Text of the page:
2. How? In the free and earnest character of the offers and invitations of the Gospel.

3. To whom? "Ye stouthearted that are far from righteousness." Ye that not only have no righteousness but are living at ease, — "stout-hearted," careless, and indifferent, for the present, at least, about finding one — "I bring near My righteousness" to you.While ye despise it, "stout-hearted," I offer it to you; while ye are "far from righteousness," righteousness is brought near to you — it is pressed and urged upon you. Improvement —

1. It may occur to some as an objection, What use in bringing near, and freely offering, a salvation to men wholly indifferent about it? There can be no doubt, that so long as men are "stout-hearted, and far from righteousness," they cannot, in the very nature of the thing, embrace this righteousness; and the offer of it to them is thus, in one sense, to no purpose. But only in one sense. For, not to speak of believers, who often find their hearts so hard, that till they see invitations to the "stout-hearted," they cannot perceive their warrant at all to trust in Christ — the very freeness and universality of the offer, coming with overwhelming grace upon the "stout-hearted" sinner, may just be among the most powerful means blessed of the Holy Ghost for awakening him to deep and serious concern and thought.

2. That you may see how little weight there is in the objection to the doctrine of Christ's righteousness as the ground of justification, observe that we read comparatively seldom in Scripture of the righteousness of Christ — generally of the righteousness of God.

3. We might have remarked, on the question, how the righteousness is brought near, that, besides the freeness and urgency of Gospel offers, the Lord comes specially near at particular seasons, in the events and dealings of His providence.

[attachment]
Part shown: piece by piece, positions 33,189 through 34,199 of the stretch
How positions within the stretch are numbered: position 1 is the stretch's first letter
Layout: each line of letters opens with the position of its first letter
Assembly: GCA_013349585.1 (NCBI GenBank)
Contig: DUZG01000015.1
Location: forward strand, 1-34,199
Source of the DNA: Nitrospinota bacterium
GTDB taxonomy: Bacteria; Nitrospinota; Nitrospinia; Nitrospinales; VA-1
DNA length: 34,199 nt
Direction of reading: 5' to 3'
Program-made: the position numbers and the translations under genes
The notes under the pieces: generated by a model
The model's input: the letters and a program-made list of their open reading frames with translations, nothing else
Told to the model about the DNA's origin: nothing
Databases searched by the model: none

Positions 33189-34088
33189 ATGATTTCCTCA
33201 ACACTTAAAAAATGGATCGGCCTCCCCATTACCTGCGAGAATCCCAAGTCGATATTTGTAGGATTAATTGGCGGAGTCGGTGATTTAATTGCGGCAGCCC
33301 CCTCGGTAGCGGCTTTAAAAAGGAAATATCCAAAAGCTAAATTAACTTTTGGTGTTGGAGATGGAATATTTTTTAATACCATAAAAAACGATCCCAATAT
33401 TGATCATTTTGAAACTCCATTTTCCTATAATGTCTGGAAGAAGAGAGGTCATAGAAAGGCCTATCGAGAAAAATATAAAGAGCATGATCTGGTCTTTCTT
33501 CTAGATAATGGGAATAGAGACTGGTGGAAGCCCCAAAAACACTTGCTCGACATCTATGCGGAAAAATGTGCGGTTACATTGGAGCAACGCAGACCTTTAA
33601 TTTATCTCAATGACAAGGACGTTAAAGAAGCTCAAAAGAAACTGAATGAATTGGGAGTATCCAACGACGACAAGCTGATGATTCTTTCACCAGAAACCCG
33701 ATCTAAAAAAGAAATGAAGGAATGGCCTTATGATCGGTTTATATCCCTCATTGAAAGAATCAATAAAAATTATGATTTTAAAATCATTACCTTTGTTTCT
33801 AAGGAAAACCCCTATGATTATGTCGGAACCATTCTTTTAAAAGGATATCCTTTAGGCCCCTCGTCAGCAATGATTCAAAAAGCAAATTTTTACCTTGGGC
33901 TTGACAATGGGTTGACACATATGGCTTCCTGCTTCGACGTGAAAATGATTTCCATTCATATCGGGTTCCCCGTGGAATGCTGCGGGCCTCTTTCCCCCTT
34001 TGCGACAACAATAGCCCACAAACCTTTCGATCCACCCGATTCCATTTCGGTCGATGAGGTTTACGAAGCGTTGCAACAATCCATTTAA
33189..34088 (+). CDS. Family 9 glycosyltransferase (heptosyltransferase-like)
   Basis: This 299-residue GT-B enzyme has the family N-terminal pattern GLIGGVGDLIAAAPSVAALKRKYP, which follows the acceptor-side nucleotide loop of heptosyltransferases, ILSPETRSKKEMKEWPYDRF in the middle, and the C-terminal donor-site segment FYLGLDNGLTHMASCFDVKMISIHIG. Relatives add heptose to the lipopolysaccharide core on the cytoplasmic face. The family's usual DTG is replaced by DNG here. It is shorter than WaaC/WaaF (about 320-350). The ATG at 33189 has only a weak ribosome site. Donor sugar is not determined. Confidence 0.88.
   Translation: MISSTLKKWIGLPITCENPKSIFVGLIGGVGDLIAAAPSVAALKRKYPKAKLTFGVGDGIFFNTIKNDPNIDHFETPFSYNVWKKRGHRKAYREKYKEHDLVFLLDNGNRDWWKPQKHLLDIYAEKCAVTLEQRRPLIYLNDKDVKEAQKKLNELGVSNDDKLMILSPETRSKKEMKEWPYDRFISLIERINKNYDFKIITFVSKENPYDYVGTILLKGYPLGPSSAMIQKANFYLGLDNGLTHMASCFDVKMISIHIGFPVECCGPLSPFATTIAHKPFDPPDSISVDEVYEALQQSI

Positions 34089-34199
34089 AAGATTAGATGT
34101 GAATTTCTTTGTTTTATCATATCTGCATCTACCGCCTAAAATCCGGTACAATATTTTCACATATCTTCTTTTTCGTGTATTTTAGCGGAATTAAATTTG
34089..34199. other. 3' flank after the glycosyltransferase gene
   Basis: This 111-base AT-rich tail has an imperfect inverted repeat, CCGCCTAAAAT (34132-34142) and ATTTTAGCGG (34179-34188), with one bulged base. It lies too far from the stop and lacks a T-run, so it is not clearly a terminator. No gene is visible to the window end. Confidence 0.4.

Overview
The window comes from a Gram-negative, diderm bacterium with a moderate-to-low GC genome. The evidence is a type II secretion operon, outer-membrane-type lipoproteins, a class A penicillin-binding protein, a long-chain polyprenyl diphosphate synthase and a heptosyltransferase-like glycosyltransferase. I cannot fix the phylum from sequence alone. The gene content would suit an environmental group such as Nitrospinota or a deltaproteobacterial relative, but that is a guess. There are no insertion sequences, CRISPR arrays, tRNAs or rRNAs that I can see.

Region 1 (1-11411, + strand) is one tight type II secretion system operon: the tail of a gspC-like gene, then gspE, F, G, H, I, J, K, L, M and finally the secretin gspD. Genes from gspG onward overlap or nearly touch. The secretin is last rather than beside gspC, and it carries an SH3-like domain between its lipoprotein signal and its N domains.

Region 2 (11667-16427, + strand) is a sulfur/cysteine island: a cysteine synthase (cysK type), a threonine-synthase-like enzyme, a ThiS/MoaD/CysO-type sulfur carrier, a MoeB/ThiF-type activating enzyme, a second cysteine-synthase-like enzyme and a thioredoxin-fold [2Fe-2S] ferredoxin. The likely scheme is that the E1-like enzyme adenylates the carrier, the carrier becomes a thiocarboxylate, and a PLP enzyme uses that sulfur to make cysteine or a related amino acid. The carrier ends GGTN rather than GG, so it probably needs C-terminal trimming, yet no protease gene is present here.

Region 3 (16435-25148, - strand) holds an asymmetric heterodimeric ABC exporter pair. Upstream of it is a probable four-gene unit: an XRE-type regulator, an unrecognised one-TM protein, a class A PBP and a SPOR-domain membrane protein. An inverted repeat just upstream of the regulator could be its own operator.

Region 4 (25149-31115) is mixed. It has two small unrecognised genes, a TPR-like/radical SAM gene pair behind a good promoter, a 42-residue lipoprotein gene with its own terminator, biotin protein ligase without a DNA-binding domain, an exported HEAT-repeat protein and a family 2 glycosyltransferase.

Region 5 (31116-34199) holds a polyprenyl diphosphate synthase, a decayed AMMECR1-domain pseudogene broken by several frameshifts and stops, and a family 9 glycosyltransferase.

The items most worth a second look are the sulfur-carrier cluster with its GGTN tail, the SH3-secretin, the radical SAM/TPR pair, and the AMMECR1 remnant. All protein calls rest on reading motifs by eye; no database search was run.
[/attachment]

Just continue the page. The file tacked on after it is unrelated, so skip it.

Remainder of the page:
(C. J. Brown.)

The two verses express a paradox which enters deeply into the thought of the prophet. While salvation is near in point of time, yet Israel is spiritually far from it. Hence the work of salvation or righteousness has two aspects; along with the providential deliverance of which the agent is Cyrus, there is an inward and spiritual salvation which consists in bringing the nation to right thoughts about itself and God. And in this spiritual transformation the instrument is the servant of Jehovah.

(Prof. J. Skinner, D. D.)

(with Isaiah 51:5): —

I. What are these two things — JEHOVAH'S RIGHTEOUSNESS AND ISRAEL'S SALVATION? How are they related to one another and connected with one another? And what in particular is the meaning of the precedence or priority assigned to the one as coming before the other — My righteousness, My salvation?

1. It is very evident that the Lord's righteousness must mean, not a Divine attribute, but a Divine work, or effect or manifestation of some kind.